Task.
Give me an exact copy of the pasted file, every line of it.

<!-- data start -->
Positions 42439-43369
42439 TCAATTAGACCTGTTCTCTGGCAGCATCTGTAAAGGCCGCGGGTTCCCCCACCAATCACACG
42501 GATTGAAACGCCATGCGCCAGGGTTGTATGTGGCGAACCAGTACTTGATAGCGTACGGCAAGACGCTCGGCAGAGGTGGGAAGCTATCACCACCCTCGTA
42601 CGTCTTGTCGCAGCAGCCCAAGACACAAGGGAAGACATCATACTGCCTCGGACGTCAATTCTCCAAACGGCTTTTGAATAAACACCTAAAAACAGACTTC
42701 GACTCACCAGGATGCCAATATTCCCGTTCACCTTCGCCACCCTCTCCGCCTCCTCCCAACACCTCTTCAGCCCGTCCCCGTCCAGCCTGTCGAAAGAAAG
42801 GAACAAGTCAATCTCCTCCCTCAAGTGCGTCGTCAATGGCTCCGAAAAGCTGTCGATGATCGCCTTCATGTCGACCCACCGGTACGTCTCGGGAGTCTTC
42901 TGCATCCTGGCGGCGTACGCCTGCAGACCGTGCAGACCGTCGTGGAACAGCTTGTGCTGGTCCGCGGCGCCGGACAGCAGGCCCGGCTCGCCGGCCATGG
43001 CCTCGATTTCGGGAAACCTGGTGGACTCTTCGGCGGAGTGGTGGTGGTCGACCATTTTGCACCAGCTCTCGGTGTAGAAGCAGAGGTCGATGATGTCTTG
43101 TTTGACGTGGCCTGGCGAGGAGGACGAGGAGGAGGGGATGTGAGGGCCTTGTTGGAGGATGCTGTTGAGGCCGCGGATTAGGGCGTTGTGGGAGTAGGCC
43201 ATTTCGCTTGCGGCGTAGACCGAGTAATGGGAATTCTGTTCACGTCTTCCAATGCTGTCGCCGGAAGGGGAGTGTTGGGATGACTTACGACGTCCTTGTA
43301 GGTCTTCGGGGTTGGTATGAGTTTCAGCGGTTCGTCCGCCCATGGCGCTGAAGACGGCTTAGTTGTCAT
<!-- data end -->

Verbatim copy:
Positions 42439-43369
42439 TCAATTAGACCTGTTCTCTGGCAGCATCTGTAAAGGCCGCGGGTTCCCCCACCAATCACACG
42501 GATTGAAACGCCATGCGCCAGGGTTGTATGTGGCGAACCAGTACTTGATAGCGTACGGCAAGACGCTCGGCAGAGGTGGGAAGCTATCACCACCCTCGTA
42601 CGTCTTGTCGCAGCAGCCCAAGACACAAGGGAAGACATCATACTGCCTCGGACGTCAATTCTCCAAACGGCTTTTGAATAAACACCTAAAAACAGACTTC
42701 GACTCACCAGGATGCCAATATTCCCGTTCACCTTCGCCACCCTCTCCGCCTCCTCCCAACACCTCTTCAGCCCGTCCCCGTCCAGCCTGTCGAAAGAAAG
42801 GAACAAGTCAATCTCCTCCCTCAAGTGCGTCGTCAATGGCTCCGAAAAGCTGTCGATGATCGCCTTCATGTCGACCCACCGGTACGTCTCGGGAGTCTTC
42901 TGCATCCTGGCGGCGTACGCCTGCAGACCGTGCAGACCGTCGTGGAACAGCTTGTGCTGGTCCGCGGCGCCGGACAGCAGGCCCGGCTCGCCGGCCATGG
43001 CCTCGATTTCGGGAAACCTGGTGGACTCTTCGGCGGAGTGGTGGTGGTCGACCATTTTGCACCAGCTCTCGGTGTAGAAGCAGAGGTCGATGATGTCTTG
43101 TTTGACGTGGCCTGGCGAGGAGGACGAGGAGGAGGGGATGTGAGGGCCTTGTTGGAGGATGCTGTTGAGGCCGCGGATTAGGGCGTTGTGGGAGTAGGCC
43201 ATTTCGCTTGCGGCGTAGACCGAGTAATGGGAATTCTGTTCACGTCTTCCAATGCTGTCGCCGGAAGGGGAGTGTTGGGATGACTTACGACGTCCTTGTA
43301 GGTCTTCGGGGTTGGTATGAGTTTCAGCGGTTCGTCCGCCCATGGCGCTGAAGACGGCTTAGTTGTCAT